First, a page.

Polite computing as a new requirement of software design requires an attitude change, e.g. to stop seeing “users” as little children unable to exercise choice. Inexperienced users may let software take charge, but experienced users want to make their own choices. The view that “software knows best” does not work for computer-literate users. Perhaps once users were child-like, but today they are grown up.
Software has to stop trying to go it alone. Too clever software acting beyond its ability is already turning core applications like Word into a magic world, where moved figures jump about or even disappear entirely, resized table column widths reset themselves and moving text gives an entirely new format. Increasingly only Ctrl-Z (Undo) saves the day, rescuing us from “too clever” software errors. Software that acts beyond its ability thinks its role is to lead, when really it is to assist.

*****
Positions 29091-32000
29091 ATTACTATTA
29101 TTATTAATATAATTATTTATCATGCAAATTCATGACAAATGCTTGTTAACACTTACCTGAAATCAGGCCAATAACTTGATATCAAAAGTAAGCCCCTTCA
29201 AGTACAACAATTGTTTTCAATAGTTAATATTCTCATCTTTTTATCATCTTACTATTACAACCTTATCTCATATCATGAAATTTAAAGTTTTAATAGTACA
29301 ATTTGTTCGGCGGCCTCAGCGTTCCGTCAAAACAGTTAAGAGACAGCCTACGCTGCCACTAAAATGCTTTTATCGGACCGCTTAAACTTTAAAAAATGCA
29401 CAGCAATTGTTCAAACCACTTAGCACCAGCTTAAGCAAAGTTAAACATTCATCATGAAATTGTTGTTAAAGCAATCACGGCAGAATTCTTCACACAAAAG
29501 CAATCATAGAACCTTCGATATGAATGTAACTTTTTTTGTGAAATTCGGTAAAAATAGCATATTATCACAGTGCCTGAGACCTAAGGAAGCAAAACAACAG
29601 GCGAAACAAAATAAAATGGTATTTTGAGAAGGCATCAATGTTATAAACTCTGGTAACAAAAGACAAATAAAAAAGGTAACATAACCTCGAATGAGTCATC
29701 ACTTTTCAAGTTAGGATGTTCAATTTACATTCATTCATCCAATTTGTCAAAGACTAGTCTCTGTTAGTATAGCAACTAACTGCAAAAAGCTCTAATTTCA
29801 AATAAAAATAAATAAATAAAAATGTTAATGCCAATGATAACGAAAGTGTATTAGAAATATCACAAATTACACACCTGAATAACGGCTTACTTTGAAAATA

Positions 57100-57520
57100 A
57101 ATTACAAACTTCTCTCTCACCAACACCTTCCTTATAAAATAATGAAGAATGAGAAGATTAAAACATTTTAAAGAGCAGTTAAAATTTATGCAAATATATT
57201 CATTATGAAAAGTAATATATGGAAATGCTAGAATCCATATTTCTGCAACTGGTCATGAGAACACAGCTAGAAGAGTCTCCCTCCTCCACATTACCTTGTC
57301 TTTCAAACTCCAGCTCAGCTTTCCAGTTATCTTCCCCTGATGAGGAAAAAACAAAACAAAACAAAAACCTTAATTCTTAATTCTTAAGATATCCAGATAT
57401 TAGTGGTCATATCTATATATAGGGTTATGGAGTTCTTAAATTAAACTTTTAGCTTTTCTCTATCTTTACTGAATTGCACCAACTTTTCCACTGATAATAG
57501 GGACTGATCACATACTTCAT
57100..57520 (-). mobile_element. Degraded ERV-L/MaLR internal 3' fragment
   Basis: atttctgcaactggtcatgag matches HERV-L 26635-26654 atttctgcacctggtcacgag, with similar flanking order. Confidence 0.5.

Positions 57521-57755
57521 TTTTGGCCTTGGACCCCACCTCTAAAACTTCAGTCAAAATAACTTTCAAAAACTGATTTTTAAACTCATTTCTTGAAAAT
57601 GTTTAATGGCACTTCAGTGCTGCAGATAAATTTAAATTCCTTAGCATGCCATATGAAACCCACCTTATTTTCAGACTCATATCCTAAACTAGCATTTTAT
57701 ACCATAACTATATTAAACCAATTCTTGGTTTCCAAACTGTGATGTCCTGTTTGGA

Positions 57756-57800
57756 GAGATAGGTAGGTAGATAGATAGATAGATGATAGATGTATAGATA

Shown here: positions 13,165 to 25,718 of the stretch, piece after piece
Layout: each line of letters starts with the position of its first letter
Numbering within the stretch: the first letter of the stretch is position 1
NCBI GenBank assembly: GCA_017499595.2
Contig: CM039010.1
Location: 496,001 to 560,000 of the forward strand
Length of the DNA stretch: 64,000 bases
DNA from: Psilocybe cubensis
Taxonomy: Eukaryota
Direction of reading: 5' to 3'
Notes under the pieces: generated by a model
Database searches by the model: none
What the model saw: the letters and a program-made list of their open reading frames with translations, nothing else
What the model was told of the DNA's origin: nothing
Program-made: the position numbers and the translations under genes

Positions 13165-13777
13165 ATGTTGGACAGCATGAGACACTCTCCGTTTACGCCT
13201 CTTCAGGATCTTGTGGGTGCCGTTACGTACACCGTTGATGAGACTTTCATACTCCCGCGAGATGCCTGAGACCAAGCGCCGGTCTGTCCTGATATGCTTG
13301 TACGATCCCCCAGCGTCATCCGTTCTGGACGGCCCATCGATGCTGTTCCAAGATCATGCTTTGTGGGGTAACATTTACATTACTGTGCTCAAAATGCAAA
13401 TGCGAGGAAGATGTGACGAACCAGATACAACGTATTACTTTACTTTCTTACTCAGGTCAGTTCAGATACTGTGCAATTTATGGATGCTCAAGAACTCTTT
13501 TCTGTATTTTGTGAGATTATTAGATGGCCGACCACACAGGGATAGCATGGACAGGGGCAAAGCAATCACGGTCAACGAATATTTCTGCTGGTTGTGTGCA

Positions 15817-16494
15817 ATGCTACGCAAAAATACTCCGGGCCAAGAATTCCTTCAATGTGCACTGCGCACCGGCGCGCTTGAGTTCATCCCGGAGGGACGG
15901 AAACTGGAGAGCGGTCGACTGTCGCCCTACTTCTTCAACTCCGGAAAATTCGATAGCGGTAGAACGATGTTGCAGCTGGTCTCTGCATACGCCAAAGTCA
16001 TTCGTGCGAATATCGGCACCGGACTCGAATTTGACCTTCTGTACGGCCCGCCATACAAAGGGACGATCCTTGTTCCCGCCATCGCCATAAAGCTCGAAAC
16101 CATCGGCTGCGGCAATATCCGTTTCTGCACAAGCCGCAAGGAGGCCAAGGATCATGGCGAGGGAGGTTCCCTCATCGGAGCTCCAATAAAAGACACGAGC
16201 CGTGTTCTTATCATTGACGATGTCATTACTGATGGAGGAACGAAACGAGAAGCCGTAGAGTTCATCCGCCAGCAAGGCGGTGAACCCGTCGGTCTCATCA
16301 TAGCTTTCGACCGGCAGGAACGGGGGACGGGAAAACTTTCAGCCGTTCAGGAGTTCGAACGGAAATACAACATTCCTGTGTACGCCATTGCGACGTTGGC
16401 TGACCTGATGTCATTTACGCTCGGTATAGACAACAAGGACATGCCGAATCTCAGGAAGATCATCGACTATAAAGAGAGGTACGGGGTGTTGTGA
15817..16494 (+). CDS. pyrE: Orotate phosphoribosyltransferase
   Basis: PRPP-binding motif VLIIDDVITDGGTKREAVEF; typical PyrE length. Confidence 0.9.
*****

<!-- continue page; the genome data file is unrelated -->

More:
Rather than using complicated Bayesian logic to predict users, why not simply follow the user’s lead? I repeatedly change Word’s numbered paragraph default indents to my preferences, but it never remembers. How hard is it to copy what the boss does? It always knows better, e.g. if I ungroup and regroup a figure it takes the opportunity to reset my text wrap-around options to its defaults, so now my picture overlaps the text again! Software should leverage user knowledge, not ignore it.
Polite software does not act unilaterally, is visible, does not interrupt, offers understandable choices, remembers the past, and responds to user direction. Impolite software acts without asking, works in secret, interrupts unnecessarily, confuses users, has interaction amnesia, and repeatedly ignores user corrections. It is not hard to figure what software type most people will prefer given a choice.
Social software requirements should be taught in system design along with engineering requirements. A “politeness seal” could mark applications that give rather than take user choice, to encourage this. The Internet will only realize its social potential when software is polite as well as useful and usable.